My personal feelings are that if we know that eating unprocessed clean foods is best for us, then why are we feeding processed feeds to our horses? I was feeding the local feed store oats, but they were starting to be rather dusty, so I switched to Tractor Supply Oats.TSC price matches, so I am getting my 50lbs bags for the feed store price of $9.70. With this unprocessed feed I can see what I am feeding, if it looks clean (not dusty). Unlike pelleted feeds, where they can change the ingredients or amounts without you have any idea. Better read those labels.

With the oats, I feed a multi-vitamin supplement and she has lose minerals/salt. I used to buy it at TSC for $19.99 (Farnam) per month. But in my constant goal to save money I found a great alternative in Vitaflex. I now get a 160 day supply for $57.14 shipped to my house in two days for free since I have Prime Shipping.

It has the antioxidants I used to pay $30+ a month for, Magnesium, Lysine and so much more. Click link to see ingredients. I used to feed Magnesium alone and now I don't have to.

I am very happy to save money and time, and in essence getting more. So I thought I'd share...

Also I have stopped giving Pippi any joint supplement as I saw no difference in her at all. Still searching for a solution to her back issues and cycle pain. Seeing a new Vet on Friday - fingers crossed!

Wednesday, July 5, 2017

Is your horse "happy" to work? is it?

I just want to say right up front, I DON'T HAVE THE ANSWER to this question that I have been pondering since about April 2013. I guess the closest I have come to an answer is: It depends.....

 Let me give you some background:

I was riding in a clinic, the 2nd clinic of my, at that time, short riding life. The trainer was someone I respected, and even admired, and I was excited to be a "real" rider. I was new to riding, and was new to Pippi, but Pippi was not new to being ridden. And being a mare, she held all the cards. As we walked and eventually trotted around the indoor arena, Pippi kept stopping at the gate to the aisle. I urged her on, and after a circle, she stopped at the gate again. Tried walking me out the arena, clearly saying "we are done here." The trainer urged me on saying "Don't let her get away with that. You work 8 hours per day, she can give you 45 minutes."

Now in essence that makes sense right? Pippi is a working animal, I am a working animal, we have jobs to do. In some ways I am her employer. I have work for her to do, and in return I pay her in housing, feed, excellent health care and treat her well. Among other perks such as massage.... I don't ever get massages at my job!! EVER!! You know what, let's not go down this road of how she is treated better than I am..... (I have had one manicure this year! ahem.....)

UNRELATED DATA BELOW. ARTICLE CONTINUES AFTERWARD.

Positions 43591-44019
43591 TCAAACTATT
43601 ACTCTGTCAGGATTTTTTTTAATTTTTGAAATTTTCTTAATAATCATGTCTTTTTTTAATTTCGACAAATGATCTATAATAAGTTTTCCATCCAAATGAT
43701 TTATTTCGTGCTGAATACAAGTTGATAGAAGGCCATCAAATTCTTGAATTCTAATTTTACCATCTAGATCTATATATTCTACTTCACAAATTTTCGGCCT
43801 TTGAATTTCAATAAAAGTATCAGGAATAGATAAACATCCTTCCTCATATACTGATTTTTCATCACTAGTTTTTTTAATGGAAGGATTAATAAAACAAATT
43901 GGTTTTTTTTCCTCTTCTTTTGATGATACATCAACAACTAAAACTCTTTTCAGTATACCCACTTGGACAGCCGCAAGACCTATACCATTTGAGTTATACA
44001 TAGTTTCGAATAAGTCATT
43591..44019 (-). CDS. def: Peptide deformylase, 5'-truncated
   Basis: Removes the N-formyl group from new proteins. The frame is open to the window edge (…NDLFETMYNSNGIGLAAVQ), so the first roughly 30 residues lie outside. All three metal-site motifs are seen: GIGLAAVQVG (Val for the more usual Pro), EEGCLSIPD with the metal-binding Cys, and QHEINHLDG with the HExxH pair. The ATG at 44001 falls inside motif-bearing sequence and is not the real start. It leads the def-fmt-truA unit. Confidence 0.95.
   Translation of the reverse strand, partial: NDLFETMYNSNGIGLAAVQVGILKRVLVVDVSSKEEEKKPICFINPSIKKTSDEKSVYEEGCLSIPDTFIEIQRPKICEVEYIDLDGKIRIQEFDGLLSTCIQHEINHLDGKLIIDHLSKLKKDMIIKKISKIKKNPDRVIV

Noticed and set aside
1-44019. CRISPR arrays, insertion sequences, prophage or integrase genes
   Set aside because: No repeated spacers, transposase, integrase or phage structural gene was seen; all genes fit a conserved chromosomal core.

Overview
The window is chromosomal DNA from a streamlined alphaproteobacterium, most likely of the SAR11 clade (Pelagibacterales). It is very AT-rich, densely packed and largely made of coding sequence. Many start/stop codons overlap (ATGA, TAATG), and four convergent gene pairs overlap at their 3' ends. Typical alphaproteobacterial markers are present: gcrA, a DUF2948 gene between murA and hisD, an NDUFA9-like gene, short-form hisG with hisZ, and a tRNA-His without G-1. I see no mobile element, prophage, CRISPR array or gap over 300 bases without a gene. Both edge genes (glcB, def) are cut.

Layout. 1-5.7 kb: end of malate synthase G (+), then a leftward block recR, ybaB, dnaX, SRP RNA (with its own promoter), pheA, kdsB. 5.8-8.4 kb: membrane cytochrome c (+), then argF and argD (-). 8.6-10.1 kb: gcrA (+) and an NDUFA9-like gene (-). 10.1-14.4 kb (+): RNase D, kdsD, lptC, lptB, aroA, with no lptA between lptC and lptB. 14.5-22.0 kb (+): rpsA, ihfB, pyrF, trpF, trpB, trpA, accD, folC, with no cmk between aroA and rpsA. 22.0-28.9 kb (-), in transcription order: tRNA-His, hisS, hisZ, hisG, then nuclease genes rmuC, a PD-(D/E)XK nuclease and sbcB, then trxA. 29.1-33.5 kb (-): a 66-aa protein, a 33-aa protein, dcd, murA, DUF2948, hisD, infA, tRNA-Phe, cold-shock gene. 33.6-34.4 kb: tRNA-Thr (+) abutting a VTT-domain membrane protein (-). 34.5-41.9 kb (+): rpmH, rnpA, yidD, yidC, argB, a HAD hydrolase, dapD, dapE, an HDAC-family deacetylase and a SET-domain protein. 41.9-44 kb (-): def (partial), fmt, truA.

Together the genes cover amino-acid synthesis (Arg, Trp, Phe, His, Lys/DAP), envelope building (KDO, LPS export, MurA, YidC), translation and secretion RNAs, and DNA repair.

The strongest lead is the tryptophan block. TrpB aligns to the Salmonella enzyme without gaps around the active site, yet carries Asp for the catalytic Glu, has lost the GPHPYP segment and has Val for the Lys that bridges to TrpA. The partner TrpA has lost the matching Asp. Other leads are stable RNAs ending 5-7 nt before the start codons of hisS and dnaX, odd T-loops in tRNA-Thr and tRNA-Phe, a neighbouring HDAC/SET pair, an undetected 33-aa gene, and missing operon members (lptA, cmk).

We all want our horses to be "happy" in their work, right? But are they always going to be "happy?" I mean doesn't work just kind of suck, even on a good day? Wouldn't most horses, on most days, chose a breezy field with fresh green grass over being ridden? Okay, please spare me the "my horse loves to work" comments ok?  Not minding it, and loving it are two very different things! I'm sure you have all heard the comments "I don't even have to tie up my horse to tack him up, he just stands still and loves to work." Seriously? Is he loving it, or has he been trained to do so? That's like saying "my dog loves to "SIT!" when I tell him to." Or "my child just loves to clean her room." All I am saying is that the shear fact that they comply, without a fuss, is not proof of "loving to work." Using that logic I must love doing the dishes, or scrubbing toilets! But I digress (I always wanted to use that line! yay)

We all want our horses to be "happy" in their work right? But are they always going to be "happy?" To progress, get better, learn new skills, get fit, improve communication, well, that stuff is physically and mentally tiring, so how do you do that and make sure your horse is "happy?" Yep, you can change the way you train and not be too repetitive. You can go for a trail ride, you can cross train, etc...... but in the end you are taking up your horses time, expending energies both mental and physical, with pursuits the horse didn't really pick to do.

Let me insert here that I am not talking about a horse that is in pain and is therefore showing signs of being "unhappy" (ie tail swishing, balking, general non compliance, rushing, refusing leads, bucking, etc.) I am talking about a horse that is being ridden and is not enjoying it because they are being encouraged to work harder, and encouraged to learn new skills. There is a balance here that we must all strive for, and I think anyone who has ridden for awhile has failed at this. Failed at reading the signs; pain versus general resentful grumpiness. Is your mare swishing her tail because she is getting physically tired, or is she in pain? To get fit, we must push to the point of tired, and the signs of that sure look a lot like "unhappiness." Is your gelding resentfully throwing in a buck after a lead change, because he is sick of it, or actually sick?